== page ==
I don't think every device needs to have the same display resolution as your post seems to imply. A tablet should have a different visual and potentially physical interface from a smaller phone, and that in turn different from a smartwatch or augmented reality like google's glass. The 'toasts' or notifications you mentioned already have no issue with compatibility across these different form factors; you can see the notification of an sms on your smartwatch in the same manner that you would on your smartphone, only the smartwatch would allow it to take up the entire screen instead of a smaller portion of it.
There is no such issue reported technically due to OS. These battery related issues are because of over usage of battery due to improper software configuration or poor hardware design by the phone manufacturer.
We are talking about the compatibility across the devices, like what your phone shows on the interface your glass as well should be able to show you exact replica of that. What your applications are putting in notifications that should be displayed on the watch or other wearable you have. Now if the entire display mechanism or handling is changed in new OS, the glass may or may not show the exact replica of it, your wrist watch as well will find problem in showing notifications, and then comes the compatibility issues.
@electrnx_lyf: You are right, unfortunately there is no one who can interfere in this matter systematically, like the way IEEE is taking care of standards. There is acute need of having such policies for e-waste as well. May be we are going out of the subject area of article. But the thread was extended, so putting the input here.
I think I'm seeing what you're saying now, but it's not clear what features you're referring to about cross compatibility. For instance, basic phone features like maintaining your phone contacts across devices can already be preserved through a cloud service like Google does by linking your phone to a gmail account. Other media content can also be preserved using Google or other cloud providers. Software purchased through their store can be downloaded across devices, or there is also certain backup software can even preserve apps across devices. What exactly is it that you want to do across your network of devices that would be prevented by an upgrade of any given one of them?
You are right, Google is good as it provides very frequent improvements with new features and that's what advancement is. If a new OS comes it does not mean that the old phones will stop working. But the point of discussion here is regarding the multiple devices running the same OS save Version. Now if a new version of the OS comes and a user needs to change one device among all he was using. What will happen to all other devices looking at the compatibility issue? This is not about criticising Google but it is just a look in the consequences of the matter. In my opinion one will have to change most of the devices to maintain compatibility, and this will result in increase of e-waste.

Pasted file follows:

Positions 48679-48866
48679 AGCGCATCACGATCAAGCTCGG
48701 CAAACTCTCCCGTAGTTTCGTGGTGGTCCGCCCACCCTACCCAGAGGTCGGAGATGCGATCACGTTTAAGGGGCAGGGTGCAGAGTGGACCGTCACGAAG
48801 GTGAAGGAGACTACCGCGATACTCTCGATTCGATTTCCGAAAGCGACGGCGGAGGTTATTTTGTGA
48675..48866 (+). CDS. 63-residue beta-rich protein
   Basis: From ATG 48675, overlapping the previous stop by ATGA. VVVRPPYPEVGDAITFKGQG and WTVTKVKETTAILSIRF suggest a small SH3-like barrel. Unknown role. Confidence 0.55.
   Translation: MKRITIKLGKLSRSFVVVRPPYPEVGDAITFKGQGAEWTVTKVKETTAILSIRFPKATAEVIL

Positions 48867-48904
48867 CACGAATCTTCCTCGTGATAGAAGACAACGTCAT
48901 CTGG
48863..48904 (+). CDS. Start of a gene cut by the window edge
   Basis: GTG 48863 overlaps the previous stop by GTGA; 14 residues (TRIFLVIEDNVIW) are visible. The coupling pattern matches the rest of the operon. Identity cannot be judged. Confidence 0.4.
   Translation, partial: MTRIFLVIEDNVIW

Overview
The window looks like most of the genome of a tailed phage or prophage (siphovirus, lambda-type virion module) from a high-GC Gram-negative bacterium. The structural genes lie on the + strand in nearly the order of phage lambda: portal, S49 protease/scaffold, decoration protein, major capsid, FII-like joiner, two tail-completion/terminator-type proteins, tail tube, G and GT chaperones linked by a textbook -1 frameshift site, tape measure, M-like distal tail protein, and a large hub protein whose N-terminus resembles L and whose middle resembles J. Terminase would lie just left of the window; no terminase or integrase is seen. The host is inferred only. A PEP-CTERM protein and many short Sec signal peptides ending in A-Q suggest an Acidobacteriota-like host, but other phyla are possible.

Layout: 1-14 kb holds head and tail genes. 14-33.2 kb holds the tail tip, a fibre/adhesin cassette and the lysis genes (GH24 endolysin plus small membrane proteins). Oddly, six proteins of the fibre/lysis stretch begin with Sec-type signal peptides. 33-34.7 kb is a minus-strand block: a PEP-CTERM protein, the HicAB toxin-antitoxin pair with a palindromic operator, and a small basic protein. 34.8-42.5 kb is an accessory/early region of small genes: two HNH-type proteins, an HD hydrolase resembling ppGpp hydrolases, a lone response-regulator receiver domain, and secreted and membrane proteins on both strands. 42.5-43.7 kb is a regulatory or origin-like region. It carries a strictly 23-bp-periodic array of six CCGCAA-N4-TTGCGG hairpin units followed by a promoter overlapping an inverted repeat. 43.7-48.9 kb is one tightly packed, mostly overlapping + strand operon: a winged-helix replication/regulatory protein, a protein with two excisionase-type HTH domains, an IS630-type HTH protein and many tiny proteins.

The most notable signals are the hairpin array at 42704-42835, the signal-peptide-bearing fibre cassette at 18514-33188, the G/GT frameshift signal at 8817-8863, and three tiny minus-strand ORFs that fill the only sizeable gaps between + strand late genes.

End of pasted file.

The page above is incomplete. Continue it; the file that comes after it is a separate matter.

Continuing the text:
This issue seems to be that hardware platforms get updated on a regular basis and that software revisions do not always support older platforms. This is certainly an issue with current Google Glass owners, since Google just announced a new version that doubles the size of the RAM to 2 GB. The company reportedly does not have upgrade plans for early adopters, leaving them feeling left out in the cold.
This is hardly an issue that is unique to Google. They have actually been fairly aggressive about supporting recently-released cell phones when possible. I had a Google Nexus handset that was not supported for Kit Kat, which didn't thrill me to find out, but there was an issue with support for the TI SoC in that device. I could have simply kept using it, though. Just because it doesn't get the latest bits doesn't mean that it stops working. I would rather see a company being aggressive about updating their platforms rather than holding off new features because they are not backward compatible.
No it is not mistaken, what I want to convey is even though the platform is compatible to the old applications, but the new version of OS will not be compatible with the old hardware. Still very few manufacturers has adopted Android 4.4 Kitkat. Now they are talking about multiple devices connected using Android. Again after sometime new version of OS will come, but as far as the OS does not maintain hardware compatibility it will go on increasing the electronic waste, as user changing one device in the group of devices he is using (phone, watch, glass, TV ect) he will be required/attracted to change the other devices as well. So even though they maintain app compatibility without hardware compatibility it will be increasing financial burden on the users.
What are the engineering and design challenges in creating successful IoT devices? These devices are usually small, resource-constrained electronics designed to sense, collect, send, and/or interpret data. Some of the devices need to be smart enough to act upon data in real time, 24/7. Are the design challenges the same as with embedded systems, but with a little developer- and IT-skills added in? What do engineers need to know? Rick Merritt talks with two experts about the tools and best options for designing IoT devices in 2016. Specifically the guests will discuss sensors, security, and lessons from IoT deployments.